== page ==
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I found a post that does what I need, but on Windows:

Discovering public IP programatically

> tracert -d www.yahoo.com

`Tracing route to www-real.wa1.b.yahoo.com [69.147.76.15]
over a maximum of 30 hops:`

1    <1 ms    <1 ms    <1 ms  192.168.14.203
2     *        *        *     Request timed out.
3     8 ms     8 ms     9 ms  68.85.228.121
4     8 ms     8 ms     9 ms  68.86.165.234
5    10 ms     9 ms     9 ms  68.86.165.237
6    11 ms    10 ms    10 ms  68.86.165.242

The 68.85.228.121 is a Comcast (my provider) router. We can ping that:

ping -r 9 68.85.228.121 -n 1

Pinging 68.85.228.121 with 32 bytes of data:

Reply from 68.85.228.121: bytes=32 time=10ms TTL=253 Route: 66.176.38.51 ->

68.85.228.121 ->

68.85.228.121 ->

192.168.14.203

Voila! The 66.176.38.51 is my public IP.

This (third) answer shows a way to get my ISP's IP and then to use ping to get my IP.

It doesn't work unmodified on Linux. Traceroute works instead of tracert, but because its output is unpredictable, I'm not sure how to parse it.

I got as far as

IP="$(traceroute -d www.yahoo.com | grep ' 2 ' | sed -e 's/.*(\(.*\)).*/\1/')"

but the grep is (poorly) hard coded. I didn't see how to get ping to work as in the example.

Any input would be appreciated.

share|improve this question
    
what does ifconfig say? –  nikhil May 6 '12 at 5:17
    
That's going to be a pretty unreliable way of discovering your public IP address. What do you need it for, anyway? –  Greg Hewgill May 6 '12 at 5:19
    
I want to make it a bash function. My initial use will be in a script that notifies me when a specified port changes state between open and closed and I need more than my local ip to get a real answer. –  Joe May 7 '12 at 7:57
    
@nikhil ifconfig returns inet addr:192.168.1.100 Bcast:192.168.1.255 Mask:255.255.255.0 for wlan0on my WRT54GL which is attached to my cable modem. It doesn't get me past my router. –  Joe May 7 '12 at 8:31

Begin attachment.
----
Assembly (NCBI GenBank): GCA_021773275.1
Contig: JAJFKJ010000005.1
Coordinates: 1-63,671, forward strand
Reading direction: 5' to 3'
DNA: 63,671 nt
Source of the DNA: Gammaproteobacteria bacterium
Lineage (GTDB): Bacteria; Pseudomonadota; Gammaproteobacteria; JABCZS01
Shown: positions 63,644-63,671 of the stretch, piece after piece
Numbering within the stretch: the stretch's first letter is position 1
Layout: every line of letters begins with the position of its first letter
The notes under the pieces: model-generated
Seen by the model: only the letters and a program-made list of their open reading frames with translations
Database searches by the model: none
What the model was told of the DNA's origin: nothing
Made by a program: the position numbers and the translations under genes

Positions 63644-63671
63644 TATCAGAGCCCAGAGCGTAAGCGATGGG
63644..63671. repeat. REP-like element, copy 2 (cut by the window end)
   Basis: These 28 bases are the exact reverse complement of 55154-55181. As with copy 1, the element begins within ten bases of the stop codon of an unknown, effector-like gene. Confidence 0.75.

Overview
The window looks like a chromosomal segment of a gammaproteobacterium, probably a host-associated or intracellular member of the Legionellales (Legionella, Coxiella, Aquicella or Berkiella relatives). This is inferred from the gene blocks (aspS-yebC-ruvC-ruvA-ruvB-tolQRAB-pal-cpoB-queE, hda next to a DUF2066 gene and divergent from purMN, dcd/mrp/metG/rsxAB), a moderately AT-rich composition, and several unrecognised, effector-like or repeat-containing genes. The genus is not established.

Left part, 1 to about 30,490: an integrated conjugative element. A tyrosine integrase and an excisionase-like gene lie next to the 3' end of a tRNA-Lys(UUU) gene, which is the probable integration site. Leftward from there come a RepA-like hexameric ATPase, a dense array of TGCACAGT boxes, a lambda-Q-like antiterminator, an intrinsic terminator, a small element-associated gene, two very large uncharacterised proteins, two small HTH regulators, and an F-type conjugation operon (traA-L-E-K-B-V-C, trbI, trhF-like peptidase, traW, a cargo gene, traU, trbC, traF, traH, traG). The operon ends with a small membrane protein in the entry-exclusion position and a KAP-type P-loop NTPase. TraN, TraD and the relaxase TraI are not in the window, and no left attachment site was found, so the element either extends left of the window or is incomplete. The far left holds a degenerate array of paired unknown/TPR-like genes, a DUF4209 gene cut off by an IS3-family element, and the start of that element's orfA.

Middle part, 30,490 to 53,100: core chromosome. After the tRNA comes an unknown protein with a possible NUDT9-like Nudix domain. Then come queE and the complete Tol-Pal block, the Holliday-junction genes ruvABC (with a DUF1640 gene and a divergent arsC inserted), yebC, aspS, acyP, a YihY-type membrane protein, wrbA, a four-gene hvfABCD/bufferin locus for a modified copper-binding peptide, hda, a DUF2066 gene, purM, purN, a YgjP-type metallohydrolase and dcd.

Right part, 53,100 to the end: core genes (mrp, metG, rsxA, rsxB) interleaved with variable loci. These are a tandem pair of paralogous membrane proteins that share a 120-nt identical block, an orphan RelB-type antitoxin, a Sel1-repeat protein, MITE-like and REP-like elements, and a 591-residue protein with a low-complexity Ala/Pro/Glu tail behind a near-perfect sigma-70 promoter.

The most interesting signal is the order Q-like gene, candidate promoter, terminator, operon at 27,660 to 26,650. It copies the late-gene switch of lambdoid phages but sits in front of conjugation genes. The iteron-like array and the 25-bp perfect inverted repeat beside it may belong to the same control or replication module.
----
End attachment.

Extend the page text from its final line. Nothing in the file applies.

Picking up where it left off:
2 Answers 2

Personally, I'd run this command:

wget -qO- whatismyip.org

share|improve this answer
    
Did you actually try that? It returns: <img src='ipimg.php'/> and if I click on that in the source code, I see an image of my IP - not text. When I access that site directly from my browser and look at the source code for the page, there's an IP embedded in it, but it's not the correct one that displays on the site. –  Joe May 7 '12 at 8:15

This is not a reliable solution, a passive way to do this is to write a script to pull your own router's "WAN" status page. You can do that as many times as you want and nobody will complain about excessive probing.

share|improve this answer
    
I don't know how to do that. ifconfig returns inet addr:192.168.1.100 Bcast:192.168.1.255 Mask:255.255.255.0 for wlan0 which doesn't get me past my router. I'm not sure how to actually get the webpage from the router. –  Joe May 7 '12 at 8:20
    
I just went through the screens of my WRT54GL router which is attached to my cable modem and I didn't find my external IP anywhere. –  Joe May 7 '12 at 8:27
    
    
pizza - That's brilliant and almost wonderful. The following gets my IP: shelelia@halo:~/bin$ wget -o status.txt -O - --user my-user --password my-password 192.168.1.1/Status_Router.asp | grep "wan_ip" | head -1 | cut -d '"' -f 2 but it has my clear text router user and password in it and it only works on that router (assuming no firmware upgrades). In short, there must be a better way! –  Joe May 10 '12 at 6:01
1  
If you don't require this probe too excessively, you have to rely on external servers like checkip.dyndns.org , when I said your original method is not reliable, it is because some ISP filters ICMP on their routers. The other route you can use is to register one of those dynamic IP servicers and use their update methods to find out your IP. If you use an external source to find out your IP, they almost always going to filter you if you use it excessively. –  pizza May 10 '12 at 21:48

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